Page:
On Monday, behind the front, the gusty winds will active what the wind model below shows.  This is when areas that had heavy rain overnight can have downed trees or power-lines all due to the saturated ground.  I do expect a number of downed tree/pole reports on Monday.  In any-case, dry air in the upper levels on Monday will only keep hit and miss showers/storms in the metros.  The main deluge is the overnight event between that 10 pm and 4 am hour through the aforementioned areas.

MEDIUM RANGE: The MAIN flooding event for the metros, including SLO/SBA/VT/OC/LA County will be later Thursday into Friday.  This will be EDGAR, the next name on the list.. and should pack a punch should it remain on track.  Those of you in Santa Barbara Couty especially need to pay attention to future forecasts.

LONG RANGE:  Teleconnections suggests that the storm window will remain open to more storms during the first week of February.  Will continue to monitor.

I do not know why I am writing a novel on this system because of the SCWF model image suite that I will post below so you can see your zone region covered.  Keep in mind that these are the most comprehensive images around.  They are touchy to the micro-climate and in the rain and flood risk model, you will only see the expected risk or amount.  Those models actually cancel out the snow so before you saw flood risks covering the mountains.  The new models remove that and make it easier to know what to expect.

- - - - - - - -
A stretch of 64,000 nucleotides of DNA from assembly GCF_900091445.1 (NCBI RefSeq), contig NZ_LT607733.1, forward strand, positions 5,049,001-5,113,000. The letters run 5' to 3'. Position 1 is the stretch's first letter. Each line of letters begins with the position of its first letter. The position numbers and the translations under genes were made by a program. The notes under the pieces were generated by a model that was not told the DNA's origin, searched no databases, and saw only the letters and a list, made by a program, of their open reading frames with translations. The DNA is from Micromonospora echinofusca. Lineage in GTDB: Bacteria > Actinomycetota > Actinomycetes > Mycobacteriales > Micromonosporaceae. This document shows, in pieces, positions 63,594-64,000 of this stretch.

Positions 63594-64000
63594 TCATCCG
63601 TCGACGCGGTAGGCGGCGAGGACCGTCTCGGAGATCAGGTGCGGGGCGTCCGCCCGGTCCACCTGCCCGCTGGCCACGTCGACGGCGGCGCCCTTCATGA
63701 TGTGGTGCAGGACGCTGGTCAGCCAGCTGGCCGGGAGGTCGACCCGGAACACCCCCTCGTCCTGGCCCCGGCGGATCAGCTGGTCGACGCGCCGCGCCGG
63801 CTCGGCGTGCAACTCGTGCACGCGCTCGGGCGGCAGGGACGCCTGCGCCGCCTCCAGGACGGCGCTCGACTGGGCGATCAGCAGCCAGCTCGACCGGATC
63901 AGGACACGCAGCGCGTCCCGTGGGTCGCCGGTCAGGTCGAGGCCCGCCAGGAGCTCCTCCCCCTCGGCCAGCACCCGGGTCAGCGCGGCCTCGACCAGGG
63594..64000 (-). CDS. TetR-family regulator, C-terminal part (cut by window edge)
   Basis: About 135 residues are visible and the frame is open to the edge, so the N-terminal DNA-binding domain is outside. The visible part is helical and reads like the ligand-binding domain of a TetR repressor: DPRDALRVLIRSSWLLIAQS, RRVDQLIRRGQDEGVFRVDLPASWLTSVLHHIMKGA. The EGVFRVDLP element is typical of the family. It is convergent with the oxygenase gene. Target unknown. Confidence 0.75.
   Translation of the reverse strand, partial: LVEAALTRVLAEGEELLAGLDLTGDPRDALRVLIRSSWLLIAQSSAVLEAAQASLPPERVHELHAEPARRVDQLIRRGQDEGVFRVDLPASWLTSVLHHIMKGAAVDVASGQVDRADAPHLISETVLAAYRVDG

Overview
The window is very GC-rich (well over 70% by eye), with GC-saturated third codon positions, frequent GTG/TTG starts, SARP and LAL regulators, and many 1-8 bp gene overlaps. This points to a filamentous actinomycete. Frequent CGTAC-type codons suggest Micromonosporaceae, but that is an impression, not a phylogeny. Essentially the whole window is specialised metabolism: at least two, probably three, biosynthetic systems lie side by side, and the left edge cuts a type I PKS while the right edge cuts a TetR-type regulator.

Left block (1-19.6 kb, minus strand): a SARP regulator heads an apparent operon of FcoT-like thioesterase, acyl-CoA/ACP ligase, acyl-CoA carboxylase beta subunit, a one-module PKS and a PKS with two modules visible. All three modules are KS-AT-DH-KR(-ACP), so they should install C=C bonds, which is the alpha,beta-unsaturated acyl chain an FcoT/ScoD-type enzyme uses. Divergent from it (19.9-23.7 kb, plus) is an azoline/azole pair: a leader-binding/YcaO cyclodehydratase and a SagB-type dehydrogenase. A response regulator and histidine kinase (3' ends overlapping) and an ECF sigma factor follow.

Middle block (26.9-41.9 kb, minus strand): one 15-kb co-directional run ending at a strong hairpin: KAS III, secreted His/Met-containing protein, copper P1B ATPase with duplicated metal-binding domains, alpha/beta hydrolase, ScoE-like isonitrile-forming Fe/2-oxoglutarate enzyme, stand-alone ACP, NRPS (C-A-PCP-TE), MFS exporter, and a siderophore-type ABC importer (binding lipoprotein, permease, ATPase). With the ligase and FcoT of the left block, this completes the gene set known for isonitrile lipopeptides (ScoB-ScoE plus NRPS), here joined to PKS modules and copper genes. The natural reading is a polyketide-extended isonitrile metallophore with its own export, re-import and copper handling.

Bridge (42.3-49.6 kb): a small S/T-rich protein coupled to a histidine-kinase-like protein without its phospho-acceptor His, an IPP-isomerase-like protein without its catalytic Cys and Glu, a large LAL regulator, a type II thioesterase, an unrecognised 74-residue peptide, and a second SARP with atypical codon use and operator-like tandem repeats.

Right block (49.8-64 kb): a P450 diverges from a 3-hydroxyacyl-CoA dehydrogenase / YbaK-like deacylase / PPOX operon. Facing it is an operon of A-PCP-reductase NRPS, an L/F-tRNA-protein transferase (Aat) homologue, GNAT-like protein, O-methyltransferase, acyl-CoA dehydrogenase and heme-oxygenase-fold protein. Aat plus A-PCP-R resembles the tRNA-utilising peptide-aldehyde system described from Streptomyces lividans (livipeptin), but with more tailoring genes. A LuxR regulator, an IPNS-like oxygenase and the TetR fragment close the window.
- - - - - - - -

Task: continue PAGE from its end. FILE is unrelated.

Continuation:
SCWF Premium Members:  Click here for your model suite member section where you can control and zoom into anywhere covered.  Keep in mind, these are updated hours before social media.  The rest of the viewers read on and view below on what’s offered for Major Pacific Storm DAIMYO

I control 10 counties in Southern California so there is a lot to say for various areas. The best I can do is let the images below speak for themselves. They are separated into six rows of six. Four zones that I control. If you are in Southern California, you are in one of these. Each is identical so zone 1 is the same on all the rows and so on.  Image 5 is Cajon Pass, and Image 6 is Kern Mountains including Gorman for you travelers.  Here is the key to the rows below.  They are extremely detailed.

Row 1 – Alert Zones
Row 2 – Events Expected by Micro-Climate
Row 3 – Flood Risk
Row 4 – Rain Risk
Row 5 – Snow Risk
Row 6 – Wind Risk

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Row 1 – Alert Zones

Row 2 – Events Expected by Micro-Climate

Row 3 – Flood Risk

Row 4 – Rain Risk

Row 5 – Snow Risk

Row 6 – Wind Risk

Martin Wind Gust Intensity Scale –

8. Extensive widespread damage.
7. Trees are broken or uprooted, building damage is considerable. – High Profile Vehicle Roll-Over CERTAIN.
6. SOME Trees are broken or uprooted, building damage is possible. – High Profile Vehicle Roll-Over Likely, Do NOT recommend Traveling in this zone
5. Slight damage occurs to buildings, shingles are blown off of roofs. HIGH WIND WARNING CRITERIA – High Profile Vehicle Roll-Over Possible if weight is not corrected.
4. Twigs and small branches are broken from trees, walking is difficult.
3. Large trees sway, becoming difficult to walk. POWER SHUTDOWN THRESHOLD WIND ADVISORY CRITERIA